Jens Weidman the German central bank chief has always erred in the side of caution and has been critical of the rest of the ECB’s proposals. The statements today will bring a battle of statements as it singles out France as not doing enough to contain the crisis. The two nations have met on different sides of the eurogroup’s budget talks and now on how to tackle domestic deficits.
The euro zone crisis is not over, France’s reforms are slipping and the Bundesbank has set aside billions in new provisions against what it sees as risky European Central Bank moves, Germany’s central bank said on Tuesday.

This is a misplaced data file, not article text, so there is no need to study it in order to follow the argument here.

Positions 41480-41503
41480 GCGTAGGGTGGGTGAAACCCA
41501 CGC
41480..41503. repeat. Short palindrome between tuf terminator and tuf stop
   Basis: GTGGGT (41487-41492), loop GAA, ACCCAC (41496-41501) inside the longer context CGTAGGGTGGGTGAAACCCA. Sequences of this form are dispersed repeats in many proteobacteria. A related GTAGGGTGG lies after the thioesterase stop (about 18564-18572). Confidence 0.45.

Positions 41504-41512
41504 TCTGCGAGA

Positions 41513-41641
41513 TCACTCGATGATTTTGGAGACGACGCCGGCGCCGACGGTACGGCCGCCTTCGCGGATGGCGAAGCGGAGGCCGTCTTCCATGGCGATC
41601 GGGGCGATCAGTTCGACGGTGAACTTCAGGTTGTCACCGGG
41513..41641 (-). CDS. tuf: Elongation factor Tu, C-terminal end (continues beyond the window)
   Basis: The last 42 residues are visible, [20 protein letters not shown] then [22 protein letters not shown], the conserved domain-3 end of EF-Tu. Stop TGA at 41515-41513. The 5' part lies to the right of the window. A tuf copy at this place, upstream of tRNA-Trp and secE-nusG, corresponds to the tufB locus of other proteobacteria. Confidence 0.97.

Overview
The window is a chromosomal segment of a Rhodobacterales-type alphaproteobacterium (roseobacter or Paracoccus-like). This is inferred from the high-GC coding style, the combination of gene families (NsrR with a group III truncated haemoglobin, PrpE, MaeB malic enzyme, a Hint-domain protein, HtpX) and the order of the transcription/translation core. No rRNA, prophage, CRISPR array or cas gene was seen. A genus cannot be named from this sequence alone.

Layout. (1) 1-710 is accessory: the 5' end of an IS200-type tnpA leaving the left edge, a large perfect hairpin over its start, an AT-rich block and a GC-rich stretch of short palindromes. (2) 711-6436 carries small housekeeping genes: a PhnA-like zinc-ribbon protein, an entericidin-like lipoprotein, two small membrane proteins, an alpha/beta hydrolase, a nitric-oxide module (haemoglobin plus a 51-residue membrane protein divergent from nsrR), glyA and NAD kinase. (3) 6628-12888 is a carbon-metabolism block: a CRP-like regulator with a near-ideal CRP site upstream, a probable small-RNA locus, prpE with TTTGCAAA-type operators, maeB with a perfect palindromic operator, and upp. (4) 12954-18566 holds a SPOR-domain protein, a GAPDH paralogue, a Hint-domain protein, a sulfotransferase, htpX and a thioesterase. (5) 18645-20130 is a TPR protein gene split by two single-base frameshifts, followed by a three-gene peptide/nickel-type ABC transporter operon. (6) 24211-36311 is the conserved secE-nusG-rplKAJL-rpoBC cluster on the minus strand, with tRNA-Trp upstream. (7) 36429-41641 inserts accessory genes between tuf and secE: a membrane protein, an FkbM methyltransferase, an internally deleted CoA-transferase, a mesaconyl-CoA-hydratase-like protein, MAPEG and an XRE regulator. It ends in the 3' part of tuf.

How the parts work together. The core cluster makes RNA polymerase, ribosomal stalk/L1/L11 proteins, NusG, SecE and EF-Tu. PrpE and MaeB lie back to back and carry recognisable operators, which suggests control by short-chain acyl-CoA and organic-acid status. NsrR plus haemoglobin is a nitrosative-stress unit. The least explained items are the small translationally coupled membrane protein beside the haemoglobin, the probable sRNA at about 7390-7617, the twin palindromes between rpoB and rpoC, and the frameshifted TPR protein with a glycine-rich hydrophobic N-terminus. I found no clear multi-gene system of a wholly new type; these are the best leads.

Presenting Bundesbank 2012 results that showed a sharp increase in its risk provisions, the German central bank’s chief, Jens Weidmann, urged governments to tackle the roots of their troubles with reforms.
Weidmann, a member of the ECB’s Governing Council, opposed the bank’s yet-to-be-used bond-buy plan agreed last September and believes euro zone governments must shape up their economies to exit the crisis rather than looking to the ECB for help.
“The crisis is not over despite the recent calm on financial markets,” Weidmann told a news conference.
There was uncertainty about the reform course in Italy and Cyprus, he said, adding: “The reform course in France seems to have floundered”.
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